Breaking a habit is tough to do unless you stay attentive to the behavior. Think of a new positive action to replace the negative action. For example, try reaching for a glass of water instead of cigarettes. Then repeat that positive action whenever you feel a need to smoke until it becomes second nature. If repeated enough, it will replace the negative habit from your subconscious with a positive one.
Cognitive Behavioral Therapy Techniques
Here are some key ingredients when trying to identify patterns, motivate yourself, and change your behavior:
Become self-aware and practice mindfulness. Notice the signs that a new habit is forming.
Change your behavior when you notice the behavior beginning to repeat.
Use Cognitive Behavioral Techniques to intentionally do something else to replace the habit.
Relax your mind and de-stress. Meditation helps reset your mind to make positive choices and healthy decisions.
Get crystal clear about what it is you want to change. Reward yourself when you complete the cycle.
Activity to try:
Take a few minutes to write down exactly what it is you want to change. It has been found that you are 42% more likely to achieve your goals if you write them down. Focus on your behavior, pay attention to your urges, and intentionally repeat and replace that unhelpful action with an effective one.
Have patience, forgive yourself, but stay as consistent as possible
To make your helpful habit stick, you have to give it time. You must stay consistent in your repetition of the replacement tool and give it time to replace previous behaviors and become automatic. This can take weeks or even months to complete. A study done by Dr. Phillippa Lally at University College London found that it takes about sixty-six days to complete automaticity. To simplify, for an action to become automatic, it takes a little over two months of intentional, repetitive action. Missing one or two days of this habit loop cycle is not the end of the world. It is necessary to stay consistent, mindful, and self-aware to complete the habit loop and replace unhelpful habits with effective ones.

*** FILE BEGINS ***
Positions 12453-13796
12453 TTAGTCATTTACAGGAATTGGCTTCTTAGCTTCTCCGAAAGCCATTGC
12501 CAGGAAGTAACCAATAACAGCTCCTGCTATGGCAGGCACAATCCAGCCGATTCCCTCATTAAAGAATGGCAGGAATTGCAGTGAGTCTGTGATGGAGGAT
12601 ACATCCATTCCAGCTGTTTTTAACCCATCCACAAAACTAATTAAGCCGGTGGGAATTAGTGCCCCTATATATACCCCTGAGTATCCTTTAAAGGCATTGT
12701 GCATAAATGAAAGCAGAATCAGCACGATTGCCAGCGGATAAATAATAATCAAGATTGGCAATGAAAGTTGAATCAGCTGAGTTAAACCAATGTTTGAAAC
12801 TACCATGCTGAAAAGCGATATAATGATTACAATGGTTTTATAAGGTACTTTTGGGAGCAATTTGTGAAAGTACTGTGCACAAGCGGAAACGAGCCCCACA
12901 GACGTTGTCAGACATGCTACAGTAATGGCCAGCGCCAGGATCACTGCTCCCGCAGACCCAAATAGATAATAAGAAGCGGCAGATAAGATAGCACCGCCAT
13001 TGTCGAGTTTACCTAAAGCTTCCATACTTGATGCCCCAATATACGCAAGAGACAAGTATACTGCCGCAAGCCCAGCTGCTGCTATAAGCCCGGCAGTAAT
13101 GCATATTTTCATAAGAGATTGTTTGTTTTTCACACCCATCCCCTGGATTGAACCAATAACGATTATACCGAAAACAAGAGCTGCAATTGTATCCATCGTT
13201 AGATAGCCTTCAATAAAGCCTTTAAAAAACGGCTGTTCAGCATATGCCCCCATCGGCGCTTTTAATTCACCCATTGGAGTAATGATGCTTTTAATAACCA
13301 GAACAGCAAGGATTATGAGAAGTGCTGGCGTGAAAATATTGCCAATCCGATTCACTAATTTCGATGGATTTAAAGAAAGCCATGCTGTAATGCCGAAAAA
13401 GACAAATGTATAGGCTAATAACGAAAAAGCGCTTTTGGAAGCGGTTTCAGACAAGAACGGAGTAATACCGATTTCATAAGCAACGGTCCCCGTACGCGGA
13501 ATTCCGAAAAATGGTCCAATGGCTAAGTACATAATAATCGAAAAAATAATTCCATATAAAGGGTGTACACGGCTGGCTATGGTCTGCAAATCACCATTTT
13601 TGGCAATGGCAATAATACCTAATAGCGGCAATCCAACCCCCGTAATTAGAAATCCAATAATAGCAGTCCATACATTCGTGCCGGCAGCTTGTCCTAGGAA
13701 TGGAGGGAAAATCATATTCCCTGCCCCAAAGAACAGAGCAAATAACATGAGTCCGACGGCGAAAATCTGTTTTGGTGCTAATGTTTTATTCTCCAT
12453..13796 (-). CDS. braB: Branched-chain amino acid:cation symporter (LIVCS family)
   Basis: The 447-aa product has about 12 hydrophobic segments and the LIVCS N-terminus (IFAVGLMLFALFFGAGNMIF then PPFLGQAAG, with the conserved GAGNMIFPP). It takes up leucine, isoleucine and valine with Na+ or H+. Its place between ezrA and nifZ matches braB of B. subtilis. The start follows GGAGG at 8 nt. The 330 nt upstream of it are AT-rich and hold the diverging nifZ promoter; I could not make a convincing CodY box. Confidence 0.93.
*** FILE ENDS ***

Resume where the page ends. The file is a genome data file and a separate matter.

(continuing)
Understanding the way our minds work is fundamental in achieving success when using the habit replacement tool. If we use Cognitive Behavioral Therapy techniques and the act of repetitive substitution in place of old, negative patterns and behaviors, we will see slow, steady, change in our habits. We first must use our focus and mindfulness meditation to determine what it is we want to change. We must identify the cues and routines that arise when our mind leans towards past patterned negative behavior. Finally, we must intentionally replace that negative behavior with something more helpful using CBT techniques and positive, repetitive action. Always remember to forgive yourself if you miss a day or two because perfection is not the goal. Finally, stick with the positive substitution habit for at least sixty-six days. Committed, repetitive action will rewire your brain to make room for the new, learned behavior. The unhelpful habit will thus be replaced with an effective habit and you will feel more confident and in control than ever before.